The Rise and Fall of Unions in the U.S.

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Computers; Distribution of Income; Flexible Manufacturing; Mass Production; Nu- merically Controlled Machines; Panel-Data Regression Analysis; Relative Price of New Equipment; Skill-Biased Technological Change; Simulation Analysis; Union Coverage; Union Membership; De-unionization; Unions; Income; Wages
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Dinlersoz, Emin
Greenwood, Jeremy
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Union membership displayed a n-shaped pattern over the 20th century, while the distribution of income sketched a u. A model of unions is developed to analyze these phenomena. There is a distribution of firms in the economy. Firms hire capital, plus skilled and unskilled labor. Unionization is a costly process. A union decides how many firms to organize and its members wage rate. Simulation of the developed model establishes that skilled-biased technological change, which affects the productivity of skilled labor relative to unskilled labor, can potentially explain the above facts. Statistical analysis suggests that skill-biased technological change is an important factor in de-unionization.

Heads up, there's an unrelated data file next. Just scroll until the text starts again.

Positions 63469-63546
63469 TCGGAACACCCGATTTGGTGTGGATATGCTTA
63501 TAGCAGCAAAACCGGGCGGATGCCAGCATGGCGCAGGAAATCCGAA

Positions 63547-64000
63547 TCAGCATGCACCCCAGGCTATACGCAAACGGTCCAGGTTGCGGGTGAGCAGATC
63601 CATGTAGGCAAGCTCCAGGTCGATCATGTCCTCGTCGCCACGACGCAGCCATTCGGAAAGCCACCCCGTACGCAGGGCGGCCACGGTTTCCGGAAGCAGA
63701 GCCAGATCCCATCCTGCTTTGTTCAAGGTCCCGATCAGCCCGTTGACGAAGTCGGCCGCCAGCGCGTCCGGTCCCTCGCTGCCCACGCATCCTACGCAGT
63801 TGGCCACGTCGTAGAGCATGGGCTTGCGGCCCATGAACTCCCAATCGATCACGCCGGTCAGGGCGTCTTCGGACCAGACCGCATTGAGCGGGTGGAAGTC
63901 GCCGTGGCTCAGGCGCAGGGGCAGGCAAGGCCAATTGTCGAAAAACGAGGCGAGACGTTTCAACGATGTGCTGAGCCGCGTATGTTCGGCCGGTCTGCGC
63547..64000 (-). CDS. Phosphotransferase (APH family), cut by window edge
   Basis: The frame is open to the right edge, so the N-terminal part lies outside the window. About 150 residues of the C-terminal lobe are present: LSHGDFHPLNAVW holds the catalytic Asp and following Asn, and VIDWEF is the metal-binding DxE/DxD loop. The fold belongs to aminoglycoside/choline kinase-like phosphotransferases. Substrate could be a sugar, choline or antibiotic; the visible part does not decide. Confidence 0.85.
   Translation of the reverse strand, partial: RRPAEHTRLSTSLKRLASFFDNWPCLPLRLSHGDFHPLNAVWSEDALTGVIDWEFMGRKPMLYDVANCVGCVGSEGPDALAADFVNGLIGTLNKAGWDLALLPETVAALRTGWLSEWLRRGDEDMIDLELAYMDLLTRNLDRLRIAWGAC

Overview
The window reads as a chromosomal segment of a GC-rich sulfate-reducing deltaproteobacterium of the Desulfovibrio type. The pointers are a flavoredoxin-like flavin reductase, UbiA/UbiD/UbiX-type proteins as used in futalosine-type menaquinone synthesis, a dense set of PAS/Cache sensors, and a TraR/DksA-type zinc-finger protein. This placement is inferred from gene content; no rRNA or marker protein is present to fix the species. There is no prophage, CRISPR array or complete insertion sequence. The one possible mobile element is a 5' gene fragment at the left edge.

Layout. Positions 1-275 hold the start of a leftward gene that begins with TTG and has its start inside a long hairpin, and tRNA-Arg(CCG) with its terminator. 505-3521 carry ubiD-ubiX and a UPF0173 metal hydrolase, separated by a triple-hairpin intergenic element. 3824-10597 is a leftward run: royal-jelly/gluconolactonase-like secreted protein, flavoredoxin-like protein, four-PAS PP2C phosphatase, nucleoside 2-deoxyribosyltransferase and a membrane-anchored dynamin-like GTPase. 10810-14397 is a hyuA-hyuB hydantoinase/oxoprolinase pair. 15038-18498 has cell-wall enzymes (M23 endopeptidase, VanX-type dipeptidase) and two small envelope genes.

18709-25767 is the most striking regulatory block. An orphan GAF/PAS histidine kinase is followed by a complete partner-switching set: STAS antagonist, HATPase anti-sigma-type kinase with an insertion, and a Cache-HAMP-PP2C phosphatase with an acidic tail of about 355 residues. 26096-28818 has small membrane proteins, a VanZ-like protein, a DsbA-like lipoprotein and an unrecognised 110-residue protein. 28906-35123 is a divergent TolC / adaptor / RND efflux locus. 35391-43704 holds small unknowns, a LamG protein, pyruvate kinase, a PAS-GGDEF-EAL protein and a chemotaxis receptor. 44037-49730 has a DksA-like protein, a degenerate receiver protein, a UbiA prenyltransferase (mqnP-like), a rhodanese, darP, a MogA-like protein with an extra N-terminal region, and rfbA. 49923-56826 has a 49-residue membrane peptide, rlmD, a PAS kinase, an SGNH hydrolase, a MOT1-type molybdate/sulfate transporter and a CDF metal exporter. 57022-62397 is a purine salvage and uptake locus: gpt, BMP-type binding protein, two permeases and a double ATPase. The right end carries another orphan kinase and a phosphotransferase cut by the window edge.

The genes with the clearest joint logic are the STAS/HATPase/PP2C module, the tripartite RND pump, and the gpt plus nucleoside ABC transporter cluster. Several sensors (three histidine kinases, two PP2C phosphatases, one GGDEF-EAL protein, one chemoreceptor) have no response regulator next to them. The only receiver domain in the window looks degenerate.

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2013-06-06
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Dinlersoz, Emin and Jeremy Greenwood. 2012. "The Rise and Fall of Unions in the U.S." Population Studies Center, University of Pennsylvania, PSC Working Paper Series, PSC 12-02.
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